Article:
Okay, are you back? Good, because I have a lot to say on the topic. But you knew that, right? If you didn’t get to read the article, the long and short of it is that vegetarians shouldn’t beat themselves up when they decide to have a pork chop or two when amongst friends – in fact, they should feel obligated to do so just to show others that veganism and vegetarianism is “flexible.” You know, to make people comfortable around it… and therefore low-key encouraging others to give part-time vegetarianism a try.

There are so many things wrong with the author’s position in this article. Just at the surface, I find the concept of vegetarians being encouraged, nay, guilted into breaking their own moral code for the sake of others to be so misguided. From the article: “So the vegetarian guest eating meat when offered has probably shown the host that it is possible to be a (flexible) vegetarian and, at the same time, occasionally enjoy some meat without feeling guilty.” In reality, could doing so inspire others to adopt the vegetarian lifestyle if they see that it’s not such a rigid or strict discipline? Doubtful. Like with most things in life, people eat what they eat for a reason and they will change their lifestyle only when they’re ready and for reasons of their own, not because they saw a vegetarian breaking their own personal code of ethics at that dinner party last week.

My own response to this article?  It is NOT the guest’s job to convince the host or any other guest to become vegetarian, nor is it their obligation to be flexible in order to show that others can eat less meat while still maintaining a sort-of, kind-of vegetarian lifestyle.

I feel the article gives a negative portrayal of vegetarians, assuming every one of them brings a soapbox to stand on wherever they go because it’s their civic duty to coax people over to their side. But I can only really speak for myself. Do I wish people would eat less meat (or no meat at all)? Yes. Do I tell them to eat that way? No. They’re adults. They can make up their own minds on what they want to eat. But if someone is curious and asks me about vegetarianism, I’m more than happy to give them information as to why that particular diet appeals to me.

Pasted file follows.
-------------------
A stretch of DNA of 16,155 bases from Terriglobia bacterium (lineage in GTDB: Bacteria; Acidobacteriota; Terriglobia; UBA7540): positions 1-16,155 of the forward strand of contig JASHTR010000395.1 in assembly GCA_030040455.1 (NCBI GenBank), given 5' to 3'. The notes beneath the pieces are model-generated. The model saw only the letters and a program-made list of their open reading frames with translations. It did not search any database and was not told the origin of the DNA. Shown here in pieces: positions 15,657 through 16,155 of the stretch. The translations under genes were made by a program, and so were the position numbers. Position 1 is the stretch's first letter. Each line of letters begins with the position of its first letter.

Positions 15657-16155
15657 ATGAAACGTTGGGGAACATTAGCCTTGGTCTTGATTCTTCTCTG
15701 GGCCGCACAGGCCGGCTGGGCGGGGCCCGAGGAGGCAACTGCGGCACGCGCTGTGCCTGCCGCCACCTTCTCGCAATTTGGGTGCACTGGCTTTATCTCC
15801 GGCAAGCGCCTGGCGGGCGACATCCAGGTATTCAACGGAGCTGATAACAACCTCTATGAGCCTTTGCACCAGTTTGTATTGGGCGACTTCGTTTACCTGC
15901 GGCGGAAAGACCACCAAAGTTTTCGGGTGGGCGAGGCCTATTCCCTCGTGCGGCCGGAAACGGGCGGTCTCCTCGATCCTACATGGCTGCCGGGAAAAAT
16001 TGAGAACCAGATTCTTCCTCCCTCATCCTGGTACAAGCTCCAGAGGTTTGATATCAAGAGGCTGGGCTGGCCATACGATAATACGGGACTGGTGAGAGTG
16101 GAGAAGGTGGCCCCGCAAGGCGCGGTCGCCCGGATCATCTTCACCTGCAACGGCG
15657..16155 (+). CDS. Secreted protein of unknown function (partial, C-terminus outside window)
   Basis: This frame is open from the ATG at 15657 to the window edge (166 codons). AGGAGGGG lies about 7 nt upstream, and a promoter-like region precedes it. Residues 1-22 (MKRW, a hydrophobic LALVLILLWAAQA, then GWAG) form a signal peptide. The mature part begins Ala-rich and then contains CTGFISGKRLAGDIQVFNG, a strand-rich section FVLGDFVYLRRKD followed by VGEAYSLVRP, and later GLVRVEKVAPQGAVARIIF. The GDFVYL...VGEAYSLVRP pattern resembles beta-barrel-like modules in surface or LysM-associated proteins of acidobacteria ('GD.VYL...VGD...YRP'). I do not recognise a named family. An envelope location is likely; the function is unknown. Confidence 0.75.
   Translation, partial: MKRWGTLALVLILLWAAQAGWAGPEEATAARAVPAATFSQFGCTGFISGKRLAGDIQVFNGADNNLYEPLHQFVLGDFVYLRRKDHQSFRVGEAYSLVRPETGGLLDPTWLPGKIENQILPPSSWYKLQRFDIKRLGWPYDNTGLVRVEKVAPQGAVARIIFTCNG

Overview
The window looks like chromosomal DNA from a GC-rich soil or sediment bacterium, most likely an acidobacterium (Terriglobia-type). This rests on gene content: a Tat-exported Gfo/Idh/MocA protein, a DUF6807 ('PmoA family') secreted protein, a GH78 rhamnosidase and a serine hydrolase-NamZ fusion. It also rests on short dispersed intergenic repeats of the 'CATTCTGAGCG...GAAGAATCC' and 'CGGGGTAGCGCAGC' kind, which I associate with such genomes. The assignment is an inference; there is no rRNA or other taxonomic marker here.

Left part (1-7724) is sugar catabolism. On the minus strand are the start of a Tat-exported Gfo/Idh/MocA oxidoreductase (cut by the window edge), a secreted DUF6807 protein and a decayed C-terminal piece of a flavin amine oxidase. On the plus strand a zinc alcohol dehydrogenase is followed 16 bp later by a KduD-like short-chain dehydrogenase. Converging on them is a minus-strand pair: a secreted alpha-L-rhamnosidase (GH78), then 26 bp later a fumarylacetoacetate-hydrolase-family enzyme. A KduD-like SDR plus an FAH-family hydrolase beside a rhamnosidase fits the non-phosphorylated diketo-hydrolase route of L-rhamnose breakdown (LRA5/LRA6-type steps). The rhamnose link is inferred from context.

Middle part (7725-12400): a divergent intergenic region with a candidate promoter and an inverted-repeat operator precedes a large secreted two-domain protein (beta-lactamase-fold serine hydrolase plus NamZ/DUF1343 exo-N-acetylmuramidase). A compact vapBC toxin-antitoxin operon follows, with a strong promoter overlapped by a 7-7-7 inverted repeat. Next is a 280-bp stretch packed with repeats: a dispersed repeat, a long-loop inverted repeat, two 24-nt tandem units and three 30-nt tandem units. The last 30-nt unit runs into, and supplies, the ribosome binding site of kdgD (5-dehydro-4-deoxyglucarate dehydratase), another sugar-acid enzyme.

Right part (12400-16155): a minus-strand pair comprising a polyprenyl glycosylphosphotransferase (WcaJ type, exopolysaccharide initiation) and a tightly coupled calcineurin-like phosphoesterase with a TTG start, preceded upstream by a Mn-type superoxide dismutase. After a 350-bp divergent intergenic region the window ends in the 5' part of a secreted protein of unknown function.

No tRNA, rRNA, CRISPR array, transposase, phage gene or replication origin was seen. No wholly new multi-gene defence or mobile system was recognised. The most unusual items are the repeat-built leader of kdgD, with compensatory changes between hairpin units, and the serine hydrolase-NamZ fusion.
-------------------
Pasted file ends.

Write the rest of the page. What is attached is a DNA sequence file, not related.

But it’s not my job to show others that vegetarianism can be flexible and therefore “easier” to the masses. Why should a vegetarian anyone be forced or encouraged or guilted into doing something that makes them physically, mentally, and emotionally ill — and is contrary to everything they believe in — just to show someone else it can be done?

To me, what should’ve been addressed is the host’s lack of manners for forgetting the dietary restrictions of a guest they presumably like and respect enough to ask to dinner. In case you didn’t read the article, the whole point that started this conversation was that the fictitious host and/or hostess forgot their guest was a vegetarian and therefore gave them a pork chop to eat. I also find it odd that out of all the meats out there in the world, they chose pork chops. But I digress.

Back to the whole “flexibility” thing… every vegetarian and vegan has their own reason for choosing that kind of diet, not least of which is to do their part in ending animal suffering. Contrary to all the jokes and memes out there, this is not a trivial reason. Some people are vegetarians for religious reasons. Does the author expect flexibility when it’s for religious reasons? Or is it only when it’s for other, non-religious, reasons? I wasn’t aware that morals were flexible, or rather, that it’s not a big deal if they are flexible. I mean, basically, the writer is asking a vegetarian to be flexible in their morals just to be polite to a host.

Then, the writer tells vegetarians to take heart in the decision to go against their beliefs and strongly held “code of ethics” because it could — could, mind you — have the positive effect of showing others that vegetarianism can be do-able for those who still want to eat meat sometimes. That’s a hell of a lot of responsibility for one person who simply does not eat meat, if you ask me.

Show and tell on the part of a dinner guest is not and should not be necessary to get this point across and I think it’s appalling to expect otherwise.

 

Working for the Weekend

It’s not my job, really, that annoys me so. I actually love what I do and the idea that I’m making a difference for those who have no voice. But here I am, in the middle of a Thursday afternoon, driven insane by the people I deal with on a daily basis, just wishing for a time jump like they do in the movies — you know, to move the plot along — so I can just get to the weekend already.

 

Caution – Rant Ahead